Patients were operated upon under intravenous-inhalation compound anesthesia in the prone position, left vacant abdomen. The curvature of lumbar spine has been adjusted to meet the physiological lordosis and was confirmed by C-arm. The midline approach was considered with exposure of spinous process, laminae, and bilateral exterior facet joints. Titanium polyaxial pedicle screws were inserted into the vertebral bodies adjacent to the diseased intervertebral discs with identical insertion depth as possible . Laminectomy was performed referring to the direction of disc herniation. The nucleus pulposus was carefully removed without causing damage on the superior and inferior endplates. The bilateral rods were fixed as parallel as possible . Usage of the dynamic (Figure 1) / hybrid systems (Figure 2) are listed in Table 1.
Figure 1: A 40-year-old female diagnosed as L5-S1 disc herniation in MR image (A). Radiographs of 10 months after single-level K-rod dynamic fixation at L5-S1 in anteroposterior (B) and lateral (C) views showed good intervertebral space preservation at the instrumented level without adjacent level problem.
Figure 2: A 52-year-old male diagnosed as L4-5 and L5-S1 disc herniation in MR image (A). Radiographs of 14 months after hybrid K-rod system instrumentation in anteroposterior (B) and lateral (C) views. Dynamic fixation at L4-5 while the L5-S1 has been fixed with rigid rod with cage insertion. Good clinical outcome with adequate intervertebral space preservation at both instrumented levels without adjacent level problem.
|Levels of disc degeneration||Number of patients|
|dynamic L3-4 / rigid L4-5||2|
|dynamic L4-5 / rigid L5-S1||4|
|dynamic L2-3, L4-5 / rigid L3-4, L5-S1||1|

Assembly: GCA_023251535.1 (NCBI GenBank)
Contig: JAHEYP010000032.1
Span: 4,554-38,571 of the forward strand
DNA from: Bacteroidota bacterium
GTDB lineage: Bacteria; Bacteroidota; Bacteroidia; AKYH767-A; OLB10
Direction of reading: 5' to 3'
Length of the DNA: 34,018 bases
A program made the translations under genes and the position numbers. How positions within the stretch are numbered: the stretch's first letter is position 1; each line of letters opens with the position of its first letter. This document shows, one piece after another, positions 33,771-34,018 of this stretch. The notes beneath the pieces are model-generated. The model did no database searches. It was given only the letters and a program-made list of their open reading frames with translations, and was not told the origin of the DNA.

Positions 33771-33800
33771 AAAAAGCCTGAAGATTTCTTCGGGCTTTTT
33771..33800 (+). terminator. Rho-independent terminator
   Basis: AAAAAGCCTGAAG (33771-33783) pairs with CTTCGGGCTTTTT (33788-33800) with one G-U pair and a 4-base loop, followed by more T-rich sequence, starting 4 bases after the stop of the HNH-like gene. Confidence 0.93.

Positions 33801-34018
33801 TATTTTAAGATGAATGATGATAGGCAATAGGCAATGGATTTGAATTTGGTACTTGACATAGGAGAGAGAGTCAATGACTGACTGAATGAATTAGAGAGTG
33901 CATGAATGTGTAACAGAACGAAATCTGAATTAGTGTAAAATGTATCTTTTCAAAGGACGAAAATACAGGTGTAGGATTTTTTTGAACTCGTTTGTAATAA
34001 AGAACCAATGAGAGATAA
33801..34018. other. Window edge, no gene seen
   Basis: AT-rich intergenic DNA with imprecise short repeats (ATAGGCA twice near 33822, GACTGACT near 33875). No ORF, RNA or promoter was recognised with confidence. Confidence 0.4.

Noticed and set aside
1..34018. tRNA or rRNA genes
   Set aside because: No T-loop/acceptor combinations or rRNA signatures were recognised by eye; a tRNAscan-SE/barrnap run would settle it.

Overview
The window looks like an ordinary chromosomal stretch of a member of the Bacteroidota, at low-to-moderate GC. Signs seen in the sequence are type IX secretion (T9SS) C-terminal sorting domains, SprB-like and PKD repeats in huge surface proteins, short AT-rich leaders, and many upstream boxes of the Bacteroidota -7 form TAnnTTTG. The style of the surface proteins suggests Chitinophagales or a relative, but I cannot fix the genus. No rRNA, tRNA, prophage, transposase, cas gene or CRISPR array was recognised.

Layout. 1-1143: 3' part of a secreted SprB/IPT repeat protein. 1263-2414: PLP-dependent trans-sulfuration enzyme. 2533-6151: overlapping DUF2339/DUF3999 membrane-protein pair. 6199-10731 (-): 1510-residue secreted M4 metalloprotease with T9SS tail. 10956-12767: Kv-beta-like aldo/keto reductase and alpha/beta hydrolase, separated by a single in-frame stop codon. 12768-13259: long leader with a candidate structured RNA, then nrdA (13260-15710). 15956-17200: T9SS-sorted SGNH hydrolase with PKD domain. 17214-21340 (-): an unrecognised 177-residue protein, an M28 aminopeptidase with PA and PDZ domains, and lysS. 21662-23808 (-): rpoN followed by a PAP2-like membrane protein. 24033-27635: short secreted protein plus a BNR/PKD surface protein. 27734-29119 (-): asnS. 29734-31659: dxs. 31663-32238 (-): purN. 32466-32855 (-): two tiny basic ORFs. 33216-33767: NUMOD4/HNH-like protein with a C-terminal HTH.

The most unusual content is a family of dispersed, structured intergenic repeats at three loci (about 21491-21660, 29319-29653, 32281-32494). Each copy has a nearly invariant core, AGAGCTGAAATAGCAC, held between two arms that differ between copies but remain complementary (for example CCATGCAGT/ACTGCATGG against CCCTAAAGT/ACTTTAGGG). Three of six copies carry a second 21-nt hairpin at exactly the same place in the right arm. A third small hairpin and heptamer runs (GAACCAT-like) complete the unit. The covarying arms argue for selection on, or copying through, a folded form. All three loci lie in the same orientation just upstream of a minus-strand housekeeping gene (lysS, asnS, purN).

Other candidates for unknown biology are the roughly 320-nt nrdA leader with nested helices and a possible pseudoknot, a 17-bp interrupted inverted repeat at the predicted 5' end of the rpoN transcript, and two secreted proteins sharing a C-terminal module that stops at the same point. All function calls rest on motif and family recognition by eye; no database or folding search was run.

|dynamic L3-4, L5-S1||1|
Table 1: Usage of dynamic / rigid rods in degenerative levels.
Antibiotics were administrated for 3 times in the period from 30 minutes preoperatively to 24 hours postoperatively. Drainage tube was removed 24-48 hours after surgery. Ambulatory was allowed for patient who received only K-rod system fixation 5 days after surgery, while 10 days were allowed for patients (with waist support) underwent K-rod system fixation combined with adjacent interbody fusion. The waist support was removed after 4-6 weeks and began to have lumbar and dorsal muscle training. Follow-ups in our clinic were performed at 1, 3, 6, 12 months, and every 6 months from the second year after surgery.
Japanese Orthopedidc Association Scores (JOA), Oswestry Disability Index (ODI), and Visualized Analogue Scale (VAS) were considered for pre- and post-operative evaluation on low back pains and quality of lives for patients. Quantified improvements were calculated as follows :
Improvement in JOA (%) = (post-op score - pre-op score) / (29 - pre-op score) × 100%
Improvement in ODI (%) = (pre-op score - post-op score) / (45 - post-op score) × 100%
Improvement in VAS (%) = (pre-op score - post-op score) / (preop score) × 100%
As for kinematic assessment, the pre- and post-operative lateral radiographs in flexion/extension postures were acquired for measurements in segmental (with dynamic fixation) and full lumbosacral Range of Motions (ROMs) .